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Shake Shack


Fat Guy
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i wanted to try it, but i wouldn't even wait that long to get into a 3 star restaurant.

i have to wait a month sometimes to have dinner at 3 star restaurant. 2 months occasionally for a 4-star.

i guess you don't know how to get a reservation?

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i went around 6:30 today.

christ

who the hell waits on that line

i wanted to try it, but i wouldn't even wait that long to get into a 3 star restaurant.

How long a wait time was it?

at least 45 min-1 hour.

i guess you don't know when to go. :laugh:

you really have to pick a slow time with this place. otherwise you can spend the better part of the day waiting.

Edited by tommy (log)
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who waits? the same people who consistently vote for Union Square Cafe as their favorite restaurant, the ones who are overtaken my Danny Meyers smile-you know the ones that drink the Kool-aid

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I was in the area last week around 12:30pm and saw a ridiculous, Sunday-morning Magnolia-type line. Looked like all local office workers and mostly women, who I think will get their fix and then things will die down, because when I've gone last year when it started getting cold out, it was not a bad wait... I guess I just answered my own question, didn't I...

pork I hear what you're saying but I enjoy Tabla and 11 madison very much and i think it's great what he does during restaurant week. As for the shack, i guess it's a good thing that they're not changing their formula despite the popularity?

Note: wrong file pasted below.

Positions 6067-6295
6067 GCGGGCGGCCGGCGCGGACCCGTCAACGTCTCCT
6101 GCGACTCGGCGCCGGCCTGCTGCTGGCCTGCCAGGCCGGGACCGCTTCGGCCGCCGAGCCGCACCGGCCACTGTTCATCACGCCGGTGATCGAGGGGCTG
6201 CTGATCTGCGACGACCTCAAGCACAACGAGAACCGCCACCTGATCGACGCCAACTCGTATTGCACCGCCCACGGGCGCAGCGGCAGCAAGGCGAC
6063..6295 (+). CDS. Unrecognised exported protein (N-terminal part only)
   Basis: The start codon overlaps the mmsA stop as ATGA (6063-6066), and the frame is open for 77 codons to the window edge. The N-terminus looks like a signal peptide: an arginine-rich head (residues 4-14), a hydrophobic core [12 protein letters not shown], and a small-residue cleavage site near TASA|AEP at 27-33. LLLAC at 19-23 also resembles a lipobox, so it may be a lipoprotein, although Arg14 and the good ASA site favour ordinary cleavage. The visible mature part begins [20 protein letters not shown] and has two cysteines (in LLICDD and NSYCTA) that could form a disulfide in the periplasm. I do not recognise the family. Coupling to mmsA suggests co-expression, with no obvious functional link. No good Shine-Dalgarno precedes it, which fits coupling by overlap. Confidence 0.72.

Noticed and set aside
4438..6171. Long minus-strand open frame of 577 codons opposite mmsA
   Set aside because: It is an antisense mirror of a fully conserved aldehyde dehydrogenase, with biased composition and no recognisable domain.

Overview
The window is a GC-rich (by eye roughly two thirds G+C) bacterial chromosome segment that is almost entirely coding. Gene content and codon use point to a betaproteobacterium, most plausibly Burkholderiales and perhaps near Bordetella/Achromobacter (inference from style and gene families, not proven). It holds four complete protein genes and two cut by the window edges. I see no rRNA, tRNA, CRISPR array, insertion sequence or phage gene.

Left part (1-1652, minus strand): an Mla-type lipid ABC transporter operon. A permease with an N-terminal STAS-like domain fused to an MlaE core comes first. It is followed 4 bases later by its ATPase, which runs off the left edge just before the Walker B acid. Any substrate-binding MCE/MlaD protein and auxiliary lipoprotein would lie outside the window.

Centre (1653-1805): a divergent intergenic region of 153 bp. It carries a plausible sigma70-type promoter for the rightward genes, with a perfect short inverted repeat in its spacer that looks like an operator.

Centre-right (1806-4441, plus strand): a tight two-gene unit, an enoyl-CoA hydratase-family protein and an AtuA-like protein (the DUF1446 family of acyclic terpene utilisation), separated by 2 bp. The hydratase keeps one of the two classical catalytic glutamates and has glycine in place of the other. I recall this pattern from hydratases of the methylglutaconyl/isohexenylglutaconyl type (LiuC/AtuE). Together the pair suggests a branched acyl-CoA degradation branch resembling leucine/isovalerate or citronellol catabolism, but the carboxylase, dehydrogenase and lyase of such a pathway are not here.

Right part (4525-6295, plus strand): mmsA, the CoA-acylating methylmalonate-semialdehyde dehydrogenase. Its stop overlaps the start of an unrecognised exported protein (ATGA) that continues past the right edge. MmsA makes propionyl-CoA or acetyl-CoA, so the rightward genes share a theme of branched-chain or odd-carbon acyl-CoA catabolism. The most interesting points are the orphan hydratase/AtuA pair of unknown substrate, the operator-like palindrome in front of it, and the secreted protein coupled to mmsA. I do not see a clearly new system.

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who waits? the same people who consistently vote for Union Square Cafe as their favorite restaurant, the ones who are overtaken my Danny Meyers smile-you know the ones that drink the Kool-aid

i get the impression that a large percentage of the people who eat at Shake Shack couldn't name 3 Danny Meyer restaurants, much less actually go to them. or vote for them.

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Timing is of the essence when one pays a visit to Shake Shack. Go at 12:30 on a work day, and you're in for a wait. It's a very popular spot, and they're just not equipped to deal with that kind of volume. Go after 2:30 or on a weekend, and it's a very different story.

This is not all that unusual, frankly. A lot of places -- especially in the "cheap eats" category -- have some significant time-of-day dependencies. Some places you want to go when they're crowded (e.g., Grimaldi's at the beginning of lunch when the oven is hottest) and some when they're not (e.g., Shake Shack or White Manna at lunch time).